World’s biggest bail-out: update

Arnold Kling wonders: what is the exit plan?  Brad DeLong and John Hempton think the Bush Administration showed some courage.  Brad thinks the preferred stock can do OK.  Here’s what forced Paulson’s hand.  All lobbying from the agencies has been eliminated.  WSJ reports: "House Financial Services Committee Chairman Barney Frank (D., Mass.)
said in an interview that the near-term effects of the conservatorship
will be to "strengthen the public mission of what they do" to prop up
the housing market."  Preferred shareholders lose dividends.  CalculatedRisk has the clearest bottom line so far.

Comments

...how much school do you have to have before this seems like anything but a horrible idea? Does that naieve idea return in some grad schools, and not others?

If Frank's and DeLong's statements represent the mainstream Democratic position, then Tyler may well ultimately rue his endorsement of this nationalization. Brad is saying that "the business of guaranteeing and packaging conforming mortgages is properly a public function". Frank is saying that the plan to slowly wind down GSE positions is just a "sop to the right" and won't really happen. Basically, the message is that, while the danger of imminent financial meltdown was a nice excuse, really this is the direction we want to go because mortgage default risk should be borne collectively.

Could someone who agrees with this please explain the logic of this ethics? I can understand how someone might believe that we should collectivize health risk, but mortgage default risk? Please connect the dots for me...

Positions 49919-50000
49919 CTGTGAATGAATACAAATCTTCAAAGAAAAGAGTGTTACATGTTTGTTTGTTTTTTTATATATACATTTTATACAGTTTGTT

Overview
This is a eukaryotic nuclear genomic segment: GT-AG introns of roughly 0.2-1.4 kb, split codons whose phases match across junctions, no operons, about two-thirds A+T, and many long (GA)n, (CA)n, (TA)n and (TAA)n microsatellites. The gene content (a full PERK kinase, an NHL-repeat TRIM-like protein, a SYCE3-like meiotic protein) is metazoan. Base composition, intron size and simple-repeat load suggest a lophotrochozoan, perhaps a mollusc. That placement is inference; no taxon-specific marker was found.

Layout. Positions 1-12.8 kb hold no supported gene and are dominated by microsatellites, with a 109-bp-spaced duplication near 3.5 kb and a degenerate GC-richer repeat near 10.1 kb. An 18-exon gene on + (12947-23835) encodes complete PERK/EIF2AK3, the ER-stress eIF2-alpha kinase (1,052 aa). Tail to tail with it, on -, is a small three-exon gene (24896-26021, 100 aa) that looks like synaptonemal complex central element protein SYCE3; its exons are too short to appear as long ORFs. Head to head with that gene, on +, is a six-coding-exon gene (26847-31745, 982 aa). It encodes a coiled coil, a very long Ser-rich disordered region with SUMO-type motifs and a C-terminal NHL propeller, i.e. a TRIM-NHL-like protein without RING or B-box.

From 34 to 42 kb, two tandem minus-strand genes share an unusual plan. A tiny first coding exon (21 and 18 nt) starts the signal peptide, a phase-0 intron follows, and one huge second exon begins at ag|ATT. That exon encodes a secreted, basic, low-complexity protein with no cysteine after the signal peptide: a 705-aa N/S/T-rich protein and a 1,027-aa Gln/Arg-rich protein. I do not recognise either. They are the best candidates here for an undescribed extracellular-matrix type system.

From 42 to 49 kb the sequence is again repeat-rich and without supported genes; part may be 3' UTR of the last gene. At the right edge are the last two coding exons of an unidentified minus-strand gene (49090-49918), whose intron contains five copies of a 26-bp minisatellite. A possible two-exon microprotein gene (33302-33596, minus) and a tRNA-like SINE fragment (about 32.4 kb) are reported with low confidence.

At least Barney Frank is being honest. The losses now become a line item in the federal budget, and that line item will increase as we now try to support home prices by subsidizing the buying.

Simply appalling. We are ruled by morons.

All I can find opinions about are preferred shares. However, I am short common shares. Am I going to make out like a bandit here, or what?

9:47:50 - Yes, you are.

chsw - The only reason the Common Stock is still going to be outstanding is so that the firms can Rape and Pillage, with privatized profits and socialised (i.e., paid by the rest of us) risk. So you're getting what you want. Stop whining.

" Certainly, the US mortgage market in its current form depends on the GSEs, and would temporarily grind to a halt without them. "

David: I agree in the intermediate term that they should disappear. However, this is the exact worst time to transition from a government guaranteed structure. I would like them to wind down over the next year or so. I just think that after F&F have become the primary market, pulling the plug could involve too much collateral damage for my taste.

This weird. The play-money prediction markets are placing a 14% chance on Fannie shares being under a dollar by innauguration day, while the real-money option markets place about a 100% chance on the same event.

Blogged here.

David Wright,

Isn't part of the problem that Fan and Fred began buying non-conforming mortgages, such as Alt-A, in 2006? By far, it is not the biggest problem with either. The deal was that they would be able to buy only the safest conforming mortgages and the regulator would be able to ensure that they did that and didn't cook their books. Ooops. Now, the deal is that they can keep doing what they were doing but by ensuring a market for their MBSs (by buying them), the Treasury has turned the MBSs into treasury securities (i.e. raised taxes to pay for homes that people couldn't afford to buy and which said people have no intention of paying for).

it is terrible

it is so complicated

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